Installing PHP scripts is a fairly simple task. All you need is an FTP program, and you are all set. Below I’ll go over how to install scripts using my favorite FTP program, AceFTP. You can download it at freeware.aceftp.com.
Unzip the Files
Before we begin, you’ll need to have the script you want to install (or upgrade files) on your computer. They typically come in a .zip or .gz file. If you need a program to unzip files, check out www.7-zip.org. Unzip the files to a seperate folder on your computer. I keep all my files in a folder called /Sites/Sitename.com/, this way they are all organized.
Read the Readme
Just about every script comes with a readme.txt file. They typically will have instructions on what files to upload and where, or they will give you a URL to goto for this information. If there is no readme file, don’t fret.. It should still be just as easy.
Upload the Files
To upload the files, first you’ll need to connect to your webserver. With AceFTP you can goto File->Connect and create a Site Profile, so your FTP info will be saved for future use. Then double click the profile icon to connect.
The files on the left side are your computer’s files, and the files on the right are your webserver files. Simply click your way to the folder you unzip the files to on the left side, and on the right side goto your web folder (usually public_html or www). Then drag the files you want to upload from the left to the right.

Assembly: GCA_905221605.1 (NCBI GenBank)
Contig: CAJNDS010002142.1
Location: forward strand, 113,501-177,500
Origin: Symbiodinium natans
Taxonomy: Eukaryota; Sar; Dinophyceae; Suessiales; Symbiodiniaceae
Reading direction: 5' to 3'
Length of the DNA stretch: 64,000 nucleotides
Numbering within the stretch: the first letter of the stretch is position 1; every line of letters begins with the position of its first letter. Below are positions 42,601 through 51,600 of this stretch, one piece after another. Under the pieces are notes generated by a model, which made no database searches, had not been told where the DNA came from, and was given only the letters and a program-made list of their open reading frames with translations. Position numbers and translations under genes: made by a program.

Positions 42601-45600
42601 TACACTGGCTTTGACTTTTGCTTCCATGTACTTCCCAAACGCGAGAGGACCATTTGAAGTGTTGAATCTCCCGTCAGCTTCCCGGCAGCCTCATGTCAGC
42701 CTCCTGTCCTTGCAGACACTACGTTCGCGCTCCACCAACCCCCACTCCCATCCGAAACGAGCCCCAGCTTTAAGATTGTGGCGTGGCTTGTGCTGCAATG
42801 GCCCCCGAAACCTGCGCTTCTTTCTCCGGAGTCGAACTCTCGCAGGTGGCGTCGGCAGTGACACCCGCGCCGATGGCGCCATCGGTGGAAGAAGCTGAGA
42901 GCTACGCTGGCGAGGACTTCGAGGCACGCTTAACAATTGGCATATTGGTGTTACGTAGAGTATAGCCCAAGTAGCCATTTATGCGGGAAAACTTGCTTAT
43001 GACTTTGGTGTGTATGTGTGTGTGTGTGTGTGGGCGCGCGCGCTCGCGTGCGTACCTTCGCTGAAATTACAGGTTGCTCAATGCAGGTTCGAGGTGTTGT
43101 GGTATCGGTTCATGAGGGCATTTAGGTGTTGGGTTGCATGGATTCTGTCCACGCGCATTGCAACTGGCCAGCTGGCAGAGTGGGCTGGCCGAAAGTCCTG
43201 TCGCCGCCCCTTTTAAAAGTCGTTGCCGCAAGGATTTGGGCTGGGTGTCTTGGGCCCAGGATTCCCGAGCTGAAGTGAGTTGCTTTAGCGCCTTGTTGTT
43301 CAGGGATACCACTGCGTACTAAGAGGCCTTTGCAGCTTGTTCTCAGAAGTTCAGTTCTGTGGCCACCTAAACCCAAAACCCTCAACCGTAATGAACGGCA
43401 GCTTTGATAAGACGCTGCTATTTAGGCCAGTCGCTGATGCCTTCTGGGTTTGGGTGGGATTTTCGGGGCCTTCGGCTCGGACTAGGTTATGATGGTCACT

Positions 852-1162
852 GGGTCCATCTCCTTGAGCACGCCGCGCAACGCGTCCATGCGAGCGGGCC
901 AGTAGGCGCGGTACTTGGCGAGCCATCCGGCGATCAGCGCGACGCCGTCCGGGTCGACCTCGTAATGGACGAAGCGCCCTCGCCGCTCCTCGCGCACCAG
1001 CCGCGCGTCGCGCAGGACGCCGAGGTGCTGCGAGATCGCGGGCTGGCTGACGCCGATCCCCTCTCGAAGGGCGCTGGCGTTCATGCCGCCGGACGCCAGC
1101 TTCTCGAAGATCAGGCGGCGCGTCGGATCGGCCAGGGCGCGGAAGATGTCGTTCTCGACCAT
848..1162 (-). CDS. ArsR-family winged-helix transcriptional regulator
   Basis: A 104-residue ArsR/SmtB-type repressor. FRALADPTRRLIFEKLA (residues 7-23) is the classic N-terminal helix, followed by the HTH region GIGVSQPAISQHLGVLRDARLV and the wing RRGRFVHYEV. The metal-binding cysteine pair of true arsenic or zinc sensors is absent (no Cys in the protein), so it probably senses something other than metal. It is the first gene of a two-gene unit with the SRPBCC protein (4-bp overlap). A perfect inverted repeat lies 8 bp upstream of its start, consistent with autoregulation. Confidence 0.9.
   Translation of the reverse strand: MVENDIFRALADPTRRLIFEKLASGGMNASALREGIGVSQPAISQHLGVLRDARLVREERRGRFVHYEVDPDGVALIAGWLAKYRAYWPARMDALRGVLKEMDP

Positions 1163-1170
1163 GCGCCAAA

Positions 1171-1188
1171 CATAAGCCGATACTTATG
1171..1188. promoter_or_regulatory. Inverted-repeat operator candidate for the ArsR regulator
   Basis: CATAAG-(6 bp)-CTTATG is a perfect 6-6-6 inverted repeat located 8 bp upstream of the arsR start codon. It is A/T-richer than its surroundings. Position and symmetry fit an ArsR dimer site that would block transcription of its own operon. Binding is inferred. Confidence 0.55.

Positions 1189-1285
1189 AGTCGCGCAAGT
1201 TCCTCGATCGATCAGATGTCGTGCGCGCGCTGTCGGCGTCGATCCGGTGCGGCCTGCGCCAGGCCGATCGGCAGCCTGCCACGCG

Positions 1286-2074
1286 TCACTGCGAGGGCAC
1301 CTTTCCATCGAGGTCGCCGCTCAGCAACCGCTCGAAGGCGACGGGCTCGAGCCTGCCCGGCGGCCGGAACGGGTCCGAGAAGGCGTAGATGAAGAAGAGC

With unix servers each file has set permissions for who can read, write, and execute them. PHP scripts don’t need to be CHMODed, so you can leave them alone (unless otherwise instructed to in the readme). To change the permissions (or chmod) a file, just right click it in the list in the right, click properties, and enter the value under CHMOD value. There is an easy to see group of check boxes, so you can see what permissions the file has. You can also CTRL/SHIFT click mutliple files/folders and CHMOD them all at once.
Simply CHMOD any files specified in the readme file. If you run the scripts and get a Permission Denied error, CHMOD the file that is listed as trying to be opened. If that file doesn’t exsist, you can CHMOD the directory it is supposed to be in, or create a blank file and upload that, and CHMOD that.
Configure your scripts
Each script is different, but there will generally be directions in the readme. If not settings can usually be found in the scripts themselves (open the file with notepad, and upload after making any changes), an install script, or admin script. The CLiX Network typically has an admin.php script with a default password of “password”, or a config.php file with variables inside.
If your settings are defined inside a script, make sure you read the descriptions carefully (good programmers will have self-explainatory variable names anyways). PHP Variables are setup as follows:
$variable = value;
Note that text values are enclosed in quotes. Examples:
$password = "password";
$credits = .1;
Make sure you put quotes on both sides, and you end the line with a semicolon. Also, variable names always start with a $ and don’t have any spaces or special characters!
See, not so bad! The first time you’ll do it slowly, but soon you’ll be just like the Pros!